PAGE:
The pianos and harpsichords are primarily for School of Music use. Outside use is occasionally necessary and governed by the same policies. If you are not sure that your proposed use is appropriate, please check with the Associate Dean, Concert Manager and/or the Piano Technician. Everyone is charged with the responsibility of fundamental instrument care.


All classrooms, nearly every studio, and most practice rooms have a piano available for use. Everyone is responsible for any damage that may occur. Your cooperation is needed to minimize this.

  • Please do not use the tops of pianos for bookcases, storage or sorting tables. In addition to the potential for damage, misusing the piano in this way makes the instruments more difficult and time-consuming to service.
  • Food and Drink: No food or drink is allowed on the pianos or harpsichords. Pianos and all keyboard instruments are very vulnerable to damage from liquids. One spill can easily cause thousands of dollars in damage! Greasy and sticky food makes for a lousy feeling instrument so keep these items away from the instrument. In case of a spill, contact the piano technician immediately.
  • Covers: Our concert stage pianos have covers. Please use them. When you remove the cover to use the piano, put the cover in a clean location. The floor, while convenient, is not a good storage place for the cover. Please find a chair or stool on which to store the cover when using the piano.
  • Locks and Keys: Only our performance pianos in the recital halls are kept locked. All faculty that use these instruments can check out a key from the piano technician. If you are a student in need of the concert piano for recital rehearsal, you must sign out a key from the Concert Manager.
  • It is essential that you return the key to the Concert Manager after your recital.
  • Lock and cover the concert pianos after use.
  • Abuse: Extreme and outright banging can be damaging to any instrument and will not be tolerated.


Non-traditional piano use requires the performer to produce sound from means other than, or in addition to, playing the keys. Techniques employed are strumming and/or striking the strings and also the case. This can be done with either hands or hand held objects. Prepared piano use generally requires adding objects to the string system. Non-traditional and prepared use often requires marking parts and strings.

Non-traditional use may only be performed on a designated piano after consultation with the piano technician and must follow these guidelines:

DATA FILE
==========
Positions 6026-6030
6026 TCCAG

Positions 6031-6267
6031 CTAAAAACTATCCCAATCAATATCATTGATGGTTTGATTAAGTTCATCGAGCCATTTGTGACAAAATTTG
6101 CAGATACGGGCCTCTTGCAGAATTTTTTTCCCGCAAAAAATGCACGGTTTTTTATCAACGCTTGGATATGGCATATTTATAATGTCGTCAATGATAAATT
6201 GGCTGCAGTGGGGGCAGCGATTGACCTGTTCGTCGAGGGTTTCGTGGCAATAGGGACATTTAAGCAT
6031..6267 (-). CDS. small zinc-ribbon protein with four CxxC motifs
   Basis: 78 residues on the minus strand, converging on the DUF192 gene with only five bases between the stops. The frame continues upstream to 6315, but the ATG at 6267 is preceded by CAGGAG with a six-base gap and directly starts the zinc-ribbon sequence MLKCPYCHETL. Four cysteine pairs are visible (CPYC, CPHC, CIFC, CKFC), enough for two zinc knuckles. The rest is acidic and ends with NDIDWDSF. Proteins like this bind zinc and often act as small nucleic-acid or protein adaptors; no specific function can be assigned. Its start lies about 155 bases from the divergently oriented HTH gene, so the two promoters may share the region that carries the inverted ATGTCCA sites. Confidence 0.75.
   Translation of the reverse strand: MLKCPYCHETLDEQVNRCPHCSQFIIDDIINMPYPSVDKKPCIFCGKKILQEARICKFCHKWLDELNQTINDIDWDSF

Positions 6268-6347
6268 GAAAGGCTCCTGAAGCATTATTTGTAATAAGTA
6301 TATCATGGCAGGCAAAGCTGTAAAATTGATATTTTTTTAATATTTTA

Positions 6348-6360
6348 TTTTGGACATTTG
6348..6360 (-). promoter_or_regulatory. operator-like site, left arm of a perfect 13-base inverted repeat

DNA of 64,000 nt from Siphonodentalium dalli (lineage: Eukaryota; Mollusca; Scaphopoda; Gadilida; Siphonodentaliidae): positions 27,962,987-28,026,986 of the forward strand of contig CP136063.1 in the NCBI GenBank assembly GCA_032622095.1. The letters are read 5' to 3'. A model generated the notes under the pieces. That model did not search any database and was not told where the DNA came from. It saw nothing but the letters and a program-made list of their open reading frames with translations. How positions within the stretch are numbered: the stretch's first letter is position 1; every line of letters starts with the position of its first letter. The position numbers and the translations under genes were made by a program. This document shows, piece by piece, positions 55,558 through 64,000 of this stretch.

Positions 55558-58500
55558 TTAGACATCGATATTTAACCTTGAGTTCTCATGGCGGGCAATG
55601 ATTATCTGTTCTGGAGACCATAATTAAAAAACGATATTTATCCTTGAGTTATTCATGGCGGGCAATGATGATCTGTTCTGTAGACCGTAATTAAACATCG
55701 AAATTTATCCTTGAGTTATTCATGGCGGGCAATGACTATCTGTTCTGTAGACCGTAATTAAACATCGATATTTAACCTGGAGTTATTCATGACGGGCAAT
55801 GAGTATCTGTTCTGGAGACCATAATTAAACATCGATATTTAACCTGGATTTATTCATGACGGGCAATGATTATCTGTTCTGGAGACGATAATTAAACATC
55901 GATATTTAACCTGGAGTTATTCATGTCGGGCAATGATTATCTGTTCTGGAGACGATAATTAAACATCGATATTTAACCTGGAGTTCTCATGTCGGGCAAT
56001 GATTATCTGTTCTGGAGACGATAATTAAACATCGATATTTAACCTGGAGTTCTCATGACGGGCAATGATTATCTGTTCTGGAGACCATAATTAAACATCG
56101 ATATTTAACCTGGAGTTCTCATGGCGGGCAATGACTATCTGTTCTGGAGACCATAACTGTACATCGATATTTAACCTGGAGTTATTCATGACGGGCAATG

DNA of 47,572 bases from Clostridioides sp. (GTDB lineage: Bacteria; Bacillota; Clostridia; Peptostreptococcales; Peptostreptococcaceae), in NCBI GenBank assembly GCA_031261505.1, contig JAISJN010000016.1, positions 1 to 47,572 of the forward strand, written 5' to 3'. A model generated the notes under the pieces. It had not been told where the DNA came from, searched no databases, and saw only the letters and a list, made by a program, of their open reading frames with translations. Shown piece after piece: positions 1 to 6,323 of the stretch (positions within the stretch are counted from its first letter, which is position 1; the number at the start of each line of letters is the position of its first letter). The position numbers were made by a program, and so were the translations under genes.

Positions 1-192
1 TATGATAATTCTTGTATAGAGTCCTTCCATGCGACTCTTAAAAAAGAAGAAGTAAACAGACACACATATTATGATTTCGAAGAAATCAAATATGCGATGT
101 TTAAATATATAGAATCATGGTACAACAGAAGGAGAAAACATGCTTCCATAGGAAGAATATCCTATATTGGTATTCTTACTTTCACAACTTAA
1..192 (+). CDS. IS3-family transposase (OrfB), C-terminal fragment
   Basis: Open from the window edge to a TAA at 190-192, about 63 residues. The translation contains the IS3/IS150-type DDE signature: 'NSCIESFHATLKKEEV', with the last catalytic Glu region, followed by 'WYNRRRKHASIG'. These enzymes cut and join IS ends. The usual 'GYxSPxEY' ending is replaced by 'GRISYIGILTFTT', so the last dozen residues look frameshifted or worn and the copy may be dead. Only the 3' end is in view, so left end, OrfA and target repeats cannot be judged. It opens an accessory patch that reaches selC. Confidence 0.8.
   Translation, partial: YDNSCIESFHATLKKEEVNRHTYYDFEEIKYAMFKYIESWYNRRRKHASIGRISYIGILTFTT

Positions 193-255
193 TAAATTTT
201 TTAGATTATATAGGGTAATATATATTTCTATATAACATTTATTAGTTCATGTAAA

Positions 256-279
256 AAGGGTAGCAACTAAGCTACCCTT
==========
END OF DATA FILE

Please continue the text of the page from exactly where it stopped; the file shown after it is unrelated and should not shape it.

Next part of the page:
• The piano technician must approve all structural changes to any piano. This includes removing the lid or other case parts and attaching anything to strings or soundboard to modify the sound.
  • Marking Strings:
    • Sticky note paper, label strips, or small dot labels are preferred material to use for marking dampers, agraffes or strings.
    • To mark a string node a thin (1/8”) strip of the adhesive part of a sticky note should be worked around the string and stuck to itself.
    • Chalk may be used on the plain wire but never on the wound bass strings.
    • Never use masking tape or any other adhesive that may leave a residue.
    • The performer is responsible for removing any stickers immediately after any performance. Care must always be used when touching dampers as they are easily bent.
    • Other than small stickies and chalk, there should be nothing applied directly to the strings. This includes whiteout, tape, crayon, stickers, nail polish, etc.
  • Striking and Plucking Strings:
    • Strings may be struck or plucked with fingers or guitar pick. Other devices must always be a material that will not mar or scratch strings.
    • On steel strings only materials that are softer than the steel string may be used, such as brass or aluminum.
    • Copper wound bass strings (copper is much softer than steel) must also be struck or plucked with a material softer than the copper.
    • Acceptable material include wood, plastic, rubber, felt mallets, etc. Never use a steel chisel or screwdriver on piano strings.
    • The piano technician will help any performer in selecting materials that will not damage the piano.
    • In some cases, literature calls for the insertion of screws or mutes between piano strings. Proper protocol must be followed when inserting screws. Please consult the piano technician regarding this procedure.
  • Common Sense:
    • Most damage to our pianos can easily be avoided by using good judgment. Please consult with the piano technician before using unconventional techniques. Usually an alternative can be found to satisfy both the performer and this policy.